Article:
“Encoding the haunting of an object catalogue: on the potential of digital technologies to perpetuate or subvert the silence and bias of the early-modern archive”
in Digital Scholarship in the Humanities
Alexandra Ortolja-Baird and Julianne Nyhan
Open access here: https://academic.oup.com/dsh/advance-article/doi/10.1093/llc/fqab065/6401182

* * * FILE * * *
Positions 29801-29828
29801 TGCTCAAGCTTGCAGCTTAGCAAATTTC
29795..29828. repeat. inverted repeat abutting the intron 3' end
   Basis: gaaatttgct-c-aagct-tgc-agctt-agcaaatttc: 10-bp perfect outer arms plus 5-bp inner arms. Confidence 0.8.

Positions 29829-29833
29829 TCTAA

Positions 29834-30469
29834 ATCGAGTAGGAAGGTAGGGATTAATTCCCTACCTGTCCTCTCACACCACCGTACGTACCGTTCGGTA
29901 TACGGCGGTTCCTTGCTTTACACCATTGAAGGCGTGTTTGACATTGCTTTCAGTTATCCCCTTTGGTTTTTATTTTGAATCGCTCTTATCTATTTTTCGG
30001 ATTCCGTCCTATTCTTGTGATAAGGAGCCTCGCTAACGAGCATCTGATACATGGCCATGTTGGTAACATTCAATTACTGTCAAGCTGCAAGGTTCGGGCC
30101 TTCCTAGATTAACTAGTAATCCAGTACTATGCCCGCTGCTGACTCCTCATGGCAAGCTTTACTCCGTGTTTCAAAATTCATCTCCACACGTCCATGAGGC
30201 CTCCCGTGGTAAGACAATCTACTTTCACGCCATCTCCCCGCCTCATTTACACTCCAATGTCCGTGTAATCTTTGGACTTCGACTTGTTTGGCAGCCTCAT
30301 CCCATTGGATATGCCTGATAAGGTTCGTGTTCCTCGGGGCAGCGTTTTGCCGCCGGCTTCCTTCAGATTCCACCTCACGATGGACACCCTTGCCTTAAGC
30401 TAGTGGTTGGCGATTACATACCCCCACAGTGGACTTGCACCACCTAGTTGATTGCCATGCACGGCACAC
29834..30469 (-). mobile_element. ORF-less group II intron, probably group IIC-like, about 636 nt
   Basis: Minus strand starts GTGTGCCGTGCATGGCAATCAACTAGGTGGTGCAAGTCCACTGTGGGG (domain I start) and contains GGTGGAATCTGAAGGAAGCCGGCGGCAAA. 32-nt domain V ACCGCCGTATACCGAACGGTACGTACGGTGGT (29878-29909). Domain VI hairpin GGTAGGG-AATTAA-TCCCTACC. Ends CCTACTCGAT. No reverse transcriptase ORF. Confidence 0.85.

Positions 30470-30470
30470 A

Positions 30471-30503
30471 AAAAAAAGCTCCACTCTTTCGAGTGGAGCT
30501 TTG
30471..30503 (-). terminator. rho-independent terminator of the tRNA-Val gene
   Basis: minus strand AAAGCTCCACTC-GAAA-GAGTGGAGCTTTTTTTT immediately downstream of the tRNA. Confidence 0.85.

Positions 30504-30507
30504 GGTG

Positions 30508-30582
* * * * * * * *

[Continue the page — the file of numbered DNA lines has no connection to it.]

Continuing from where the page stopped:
The subjectivities that shape data collection and management have received extensive criticism, especially with regards to the digitization projects and digital archives of galleries, libraries, archives and museums (GLAM institutions). The role of digital methods for recovering data absences is increasingly receiving attention too. Conceptualizing the absence of non-hegemonic individuals from the catalogues of Sir Hans Sloane as an instance of textual haunting, this article will ask: to what extent do data-driven approaches further entrench archival absences and silences? Can digital approaches be used to highlight or recover absent data? This article will give a decisive overview of relevant literature and projects so as to examine how digital tools are being realigned to recover, or more modestly acknowledge, the vast, undocumented network of individuals who have been omitted from canonical histories. Drawing on the example of Sloane, this article will reiterate the importance of a more rigorous ethics of digital practice, and propose recommendations for the management and representation of historical data, so cultural heritage institutions and digital humanists may better inform users of the absences and subjectivities that shape digital datasets and archives. This article is built on a comprehensive survey of digital humanities’ current algorithmic approaches to absence and bias. It also presents reflections on how we, the authors, grappled with unforeseen questions of absence and bias during a Leverhulme-funded collaboration between the British Museum and University College London (UCL), entitled ‘Enlightenment Architectures: Sir Hans Sloane’s Catalogues of his collections’.